Don Wayne Room Service

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Postby Guest » 08/22/07 10:06 AM

Hi All,
I am looking for the effect in the object but cannot find it anywhere: any help?
Moreover what is the difference between this effect, the new Collard and El Duco This is your key?
Thanks a lot for your help/Fabio
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Postby Guest » 08/22/07 03:08 PM

try Hollywood Magic (no website) @ ph# USA 323-464-5610 6614 HollywoodBlvd Hollywood CA 90028 USA
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Postby Guest » 08/27/07 04:22 PM

Ask the expert:

Don Wayne Magic Effects
10929 Hartsook St.
North Hollywood , CA 91601


Bob Sanders
Magic By Sander
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Postby Guest » 08/28/07 03:10 PM

You can not buy Room Service so easily now as it has stopped production years ago. The hard thing for those of us who own it is to get more of the "correct-o" type paper.

Collard is John Archer's wonderful routine using the Room Service props.
Since Room Service is no longer available, this is remanufactured and put out by Alakazam in the UK.
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Postby Mats Kjellstrom » 01/07/10 04:02 AM

Room Service is back! 40 bucks...

http://www.hocus-pocus.com/

Text from ad.

"As Performed on Television by David Copperfield.

You talk of a recent trip to Hollywood and display a hotel room key. Three young ladies each select a numeral forming a 3-digit number. An amusing and provocative situation might occur if the number that they created "happens" to match your room key! And it does... night after night.

This combines innovative magic with a romantic adventure resulting in a masterpiece of entertainment. We provide three distinct presentations, including complete patter (comedy or dramatic).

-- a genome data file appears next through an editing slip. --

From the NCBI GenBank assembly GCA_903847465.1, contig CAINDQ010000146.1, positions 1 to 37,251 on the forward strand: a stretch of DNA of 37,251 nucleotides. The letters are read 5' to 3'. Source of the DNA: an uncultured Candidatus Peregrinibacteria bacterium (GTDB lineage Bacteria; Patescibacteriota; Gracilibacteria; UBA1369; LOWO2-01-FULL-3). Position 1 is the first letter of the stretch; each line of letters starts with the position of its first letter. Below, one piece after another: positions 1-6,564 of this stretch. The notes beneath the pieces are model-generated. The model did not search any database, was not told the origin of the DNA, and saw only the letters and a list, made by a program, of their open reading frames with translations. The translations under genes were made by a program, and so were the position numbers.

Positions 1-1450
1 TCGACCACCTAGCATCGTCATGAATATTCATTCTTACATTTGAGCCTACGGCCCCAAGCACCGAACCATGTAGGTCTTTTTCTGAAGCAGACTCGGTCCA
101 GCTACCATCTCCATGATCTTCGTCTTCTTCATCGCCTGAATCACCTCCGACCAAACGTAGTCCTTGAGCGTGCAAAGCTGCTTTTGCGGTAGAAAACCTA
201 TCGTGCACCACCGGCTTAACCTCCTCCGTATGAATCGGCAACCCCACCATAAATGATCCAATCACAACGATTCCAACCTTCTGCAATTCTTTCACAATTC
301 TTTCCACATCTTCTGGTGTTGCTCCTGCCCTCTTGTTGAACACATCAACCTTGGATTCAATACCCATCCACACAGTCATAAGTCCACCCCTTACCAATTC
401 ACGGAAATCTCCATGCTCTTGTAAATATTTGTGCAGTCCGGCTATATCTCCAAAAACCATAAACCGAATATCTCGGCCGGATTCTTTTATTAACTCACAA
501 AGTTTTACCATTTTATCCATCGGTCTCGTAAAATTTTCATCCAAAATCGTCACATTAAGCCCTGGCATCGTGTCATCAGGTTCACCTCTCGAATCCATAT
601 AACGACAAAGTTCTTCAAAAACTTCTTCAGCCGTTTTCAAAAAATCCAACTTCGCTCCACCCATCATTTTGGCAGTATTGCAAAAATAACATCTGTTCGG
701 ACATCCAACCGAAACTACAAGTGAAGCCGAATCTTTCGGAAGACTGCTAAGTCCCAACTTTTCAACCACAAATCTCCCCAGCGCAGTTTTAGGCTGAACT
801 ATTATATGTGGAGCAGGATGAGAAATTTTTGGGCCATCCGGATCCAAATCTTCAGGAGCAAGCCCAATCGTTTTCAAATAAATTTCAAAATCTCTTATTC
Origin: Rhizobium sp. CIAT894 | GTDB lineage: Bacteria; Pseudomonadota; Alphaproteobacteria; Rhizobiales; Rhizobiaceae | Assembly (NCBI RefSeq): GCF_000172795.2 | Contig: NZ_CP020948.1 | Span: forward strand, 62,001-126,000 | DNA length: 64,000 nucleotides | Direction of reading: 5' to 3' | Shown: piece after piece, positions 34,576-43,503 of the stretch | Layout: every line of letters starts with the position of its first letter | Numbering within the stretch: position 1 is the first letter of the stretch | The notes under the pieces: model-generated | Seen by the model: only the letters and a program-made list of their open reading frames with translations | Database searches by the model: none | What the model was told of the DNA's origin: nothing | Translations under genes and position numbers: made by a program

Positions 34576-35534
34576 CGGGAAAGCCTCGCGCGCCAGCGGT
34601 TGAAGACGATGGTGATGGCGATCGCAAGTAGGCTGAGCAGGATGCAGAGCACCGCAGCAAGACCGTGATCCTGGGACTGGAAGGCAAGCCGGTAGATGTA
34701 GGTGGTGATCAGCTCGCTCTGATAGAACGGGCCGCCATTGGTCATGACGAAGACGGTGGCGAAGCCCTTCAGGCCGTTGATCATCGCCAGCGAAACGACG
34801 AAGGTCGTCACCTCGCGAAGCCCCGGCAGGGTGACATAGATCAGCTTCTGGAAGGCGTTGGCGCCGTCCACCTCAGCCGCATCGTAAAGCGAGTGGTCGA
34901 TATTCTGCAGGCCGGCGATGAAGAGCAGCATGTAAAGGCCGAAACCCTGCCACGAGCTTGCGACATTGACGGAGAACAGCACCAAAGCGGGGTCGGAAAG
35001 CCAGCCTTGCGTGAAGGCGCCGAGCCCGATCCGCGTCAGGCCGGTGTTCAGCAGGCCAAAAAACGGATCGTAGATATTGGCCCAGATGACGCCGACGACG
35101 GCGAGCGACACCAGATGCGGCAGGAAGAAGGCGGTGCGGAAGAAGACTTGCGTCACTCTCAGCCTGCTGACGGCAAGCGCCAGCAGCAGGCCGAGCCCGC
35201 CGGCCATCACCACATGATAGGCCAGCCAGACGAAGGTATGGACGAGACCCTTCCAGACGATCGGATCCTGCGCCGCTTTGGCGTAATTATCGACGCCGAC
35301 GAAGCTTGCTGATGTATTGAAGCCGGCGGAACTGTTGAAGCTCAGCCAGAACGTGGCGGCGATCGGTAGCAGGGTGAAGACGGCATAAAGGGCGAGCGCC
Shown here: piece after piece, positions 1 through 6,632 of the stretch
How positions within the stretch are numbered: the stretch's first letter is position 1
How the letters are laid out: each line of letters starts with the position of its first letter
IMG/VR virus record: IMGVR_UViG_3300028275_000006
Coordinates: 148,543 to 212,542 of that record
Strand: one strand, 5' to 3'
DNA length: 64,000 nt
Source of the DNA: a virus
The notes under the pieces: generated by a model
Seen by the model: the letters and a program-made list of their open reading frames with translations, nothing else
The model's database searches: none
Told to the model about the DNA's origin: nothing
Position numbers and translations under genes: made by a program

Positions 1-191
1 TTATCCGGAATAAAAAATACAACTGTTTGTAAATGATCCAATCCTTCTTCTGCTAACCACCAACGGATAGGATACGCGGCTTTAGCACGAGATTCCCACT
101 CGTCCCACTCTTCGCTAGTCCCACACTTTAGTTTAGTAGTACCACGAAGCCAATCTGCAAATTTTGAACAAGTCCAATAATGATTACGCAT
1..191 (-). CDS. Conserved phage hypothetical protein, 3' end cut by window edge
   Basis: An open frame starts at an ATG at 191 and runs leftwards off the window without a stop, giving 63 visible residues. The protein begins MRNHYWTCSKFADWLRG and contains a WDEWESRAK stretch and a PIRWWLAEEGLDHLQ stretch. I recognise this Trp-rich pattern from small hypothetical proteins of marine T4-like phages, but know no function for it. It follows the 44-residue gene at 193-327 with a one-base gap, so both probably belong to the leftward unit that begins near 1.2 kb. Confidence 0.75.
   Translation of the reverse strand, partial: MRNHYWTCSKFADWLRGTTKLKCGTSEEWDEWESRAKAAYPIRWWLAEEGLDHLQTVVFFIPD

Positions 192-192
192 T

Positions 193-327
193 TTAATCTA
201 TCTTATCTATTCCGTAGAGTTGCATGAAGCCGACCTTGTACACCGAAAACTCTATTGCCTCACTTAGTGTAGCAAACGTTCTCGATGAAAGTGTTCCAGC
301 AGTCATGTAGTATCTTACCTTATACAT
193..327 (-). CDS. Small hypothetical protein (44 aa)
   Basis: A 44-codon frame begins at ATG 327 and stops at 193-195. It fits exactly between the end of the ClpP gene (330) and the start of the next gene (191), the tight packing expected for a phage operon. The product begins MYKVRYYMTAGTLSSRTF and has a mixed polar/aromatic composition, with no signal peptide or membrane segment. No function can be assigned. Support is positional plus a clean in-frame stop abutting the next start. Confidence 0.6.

Ideal for any audience
The key is always in full view
All numbers are freely chosen
Suitable for close-up or stage"
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Postby erdnasephile » 01/07/10 03:18 PM

To me, the "Room Service" prop is anachronistic in today's world since the vast majority of fine hotels (including Sheratons) don't use metal keys anymore. (In addition, the current Hocus Pocus prop looks a lot thinner in the picture than the Wayne original, if memory serves).

A more modern approach to the hotel plot would be to use the Becker Room Service routine with a modern card key as the prediction device.
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Postby Richard Kaufman » 01/07/10 04:03 PM

It has to be at least a decade since I've seen a metal key used in a hotel.
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Postby John Signa » 01/07/10 05:00 PM

erdnasephile wrote:In addition, the current Hocus Pocus prop looks a lot thinner in the picture than the Wayne original, if memory serves.


Looks identical to the one I have.

As for being anachronistic, it is for fine hotels. When I used it, it was the final "clue" to a murder that took place in a "cheap hotel."

Another approach I tried was when one evening had some friends over for a movie night. I noticed that someone had brought "1408." So I excused myself, put the key in a clear plastic box and put the box next to the TV. After the movie, I mentioned that the movie was based on a true story of a haunted room and I had bought the key on ebay, etc. Some were visibly shaken when I was done.
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Postby Richard Kaufman » 01/07/10 05:45 PM

Yes, John, you could indeed make it a presentational point if talking about an old hotel. But even the cheapest hotel I've ever stayed in no longer has a key.

Oops--have to take that back. The Hotel Universe in Japan still has normal room keys. Just remembered.
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Postby Dustin Stinett » 01/07/10 06:30 PM

Good magic is not about the props.

John has the right idea; if you like the effect (which if memory serves is actually based on an old ideaa medallion as I recall), use it. Just be sure that the presentation explains the prop. An abandoned and haunted hotel would be just fine. Trying to get away with a Copperfield-esque guess which room is mine presentation is anachronistic.